My worries turned out to be unnecessary, however. The very first thing they did at the office was present me with the VBAC consent form which included unbiased information about the benefits and risks of a VBAC vs a repeat cesarean. The pregnancy was relatively routine: about three weeks before my due date I started having acupuncture, chiropractic treatment, using evening primrose oil daily, walking every day trying to get things as relaxed and in line as I could. Scott and I had taken a Bradley class with a local instructor who was amazing and we learned so much. There was a brief scuffle where my OB tried to schedule me for a section at 39 weeks and after much discussion and information I convinced them to give me until 41 1/2 weeks until they’d take the baby. I had a section scheduled for June 7th (two days after my oldest’s 21st birthday. Even with a supportive OB you still have to be willing to advocate for themselves because they do get caught up in the doctrine of being surgeons, in my opinion.
So I hit 39 weeks – only 1cm and 10% effaced at this point. I’m getting worried: I really want to have this baby naturally. I start having frequent contractions that seem like active labor and then go away when I go to bed. Very frustrating. The week comes and goes: every day I have contractions, every night they go away. At this point I. Am. Done. Luckily my doula is amazing and keeps me going.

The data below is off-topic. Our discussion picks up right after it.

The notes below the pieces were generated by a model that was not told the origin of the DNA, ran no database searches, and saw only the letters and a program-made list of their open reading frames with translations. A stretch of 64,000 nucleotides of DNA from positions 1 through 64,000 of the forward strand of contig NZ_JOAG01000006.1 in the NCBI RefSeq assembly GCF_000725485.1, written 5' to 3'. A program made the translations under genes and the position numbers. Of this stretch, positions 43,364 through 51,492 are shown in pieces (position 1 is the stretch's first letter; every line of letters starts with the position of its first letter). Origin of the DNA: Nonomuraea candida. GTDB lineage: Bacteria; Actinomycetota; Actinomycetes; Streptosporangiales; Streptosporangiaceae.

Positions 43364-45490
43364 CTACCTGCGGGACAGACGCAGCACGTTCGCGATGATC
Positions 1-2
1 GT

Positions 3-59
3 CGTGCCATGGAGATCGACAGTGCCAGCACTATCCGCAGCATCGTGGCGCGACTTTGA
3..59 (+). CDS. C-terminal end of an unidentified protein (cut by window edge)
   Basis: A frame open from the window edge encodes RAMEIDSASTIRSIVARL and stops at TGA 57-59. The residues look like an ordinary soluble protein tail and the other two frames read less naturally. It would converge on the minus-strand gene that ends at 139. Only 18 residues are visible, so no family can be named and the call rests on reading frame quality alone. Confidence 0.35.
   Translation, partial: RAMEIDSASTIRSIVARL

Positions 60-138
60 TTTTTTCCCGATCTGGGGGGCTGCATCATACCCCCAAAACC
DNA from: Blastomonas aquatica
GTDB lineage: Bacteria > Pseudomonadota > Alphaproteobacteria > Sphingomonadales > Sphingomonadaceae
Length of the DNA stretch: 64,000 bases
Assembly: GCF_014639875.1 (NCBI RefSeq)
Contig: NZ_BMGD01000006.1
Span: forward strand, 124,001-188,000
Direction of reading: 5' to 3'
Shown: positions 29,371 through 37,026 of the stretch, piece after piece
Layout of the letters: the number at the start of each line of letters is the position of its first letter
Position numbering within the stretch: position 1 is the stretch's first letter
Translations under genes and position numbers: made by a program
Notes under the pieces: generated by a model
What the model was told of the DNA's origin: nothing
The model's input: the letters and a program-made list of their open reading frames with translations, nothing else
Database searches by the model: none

I had been having pretty intense contractions all week at this point, but they would go away when I would lay down to go to sleep. I was beyond frustrated by the time Saturday came around when, once again, I had contractions all throughout the day. Since nothing had come of them all week long, I elected to go to a good friend’s housewarming party that night rather than sit home and be frustrated. The contractions continued throughout the party, and I kept asking my husband how long it’d been since the last one. Each time he replied “Ten minutes.” They hurt, but I could talk through them and continued to enjoy the party until my two year old needed to be taken home and put to bed. This was about 9:30 at night. My contractions had become irregular by then: I figured I’d just get ready for bed and they’d peter out by morning just as they had all week.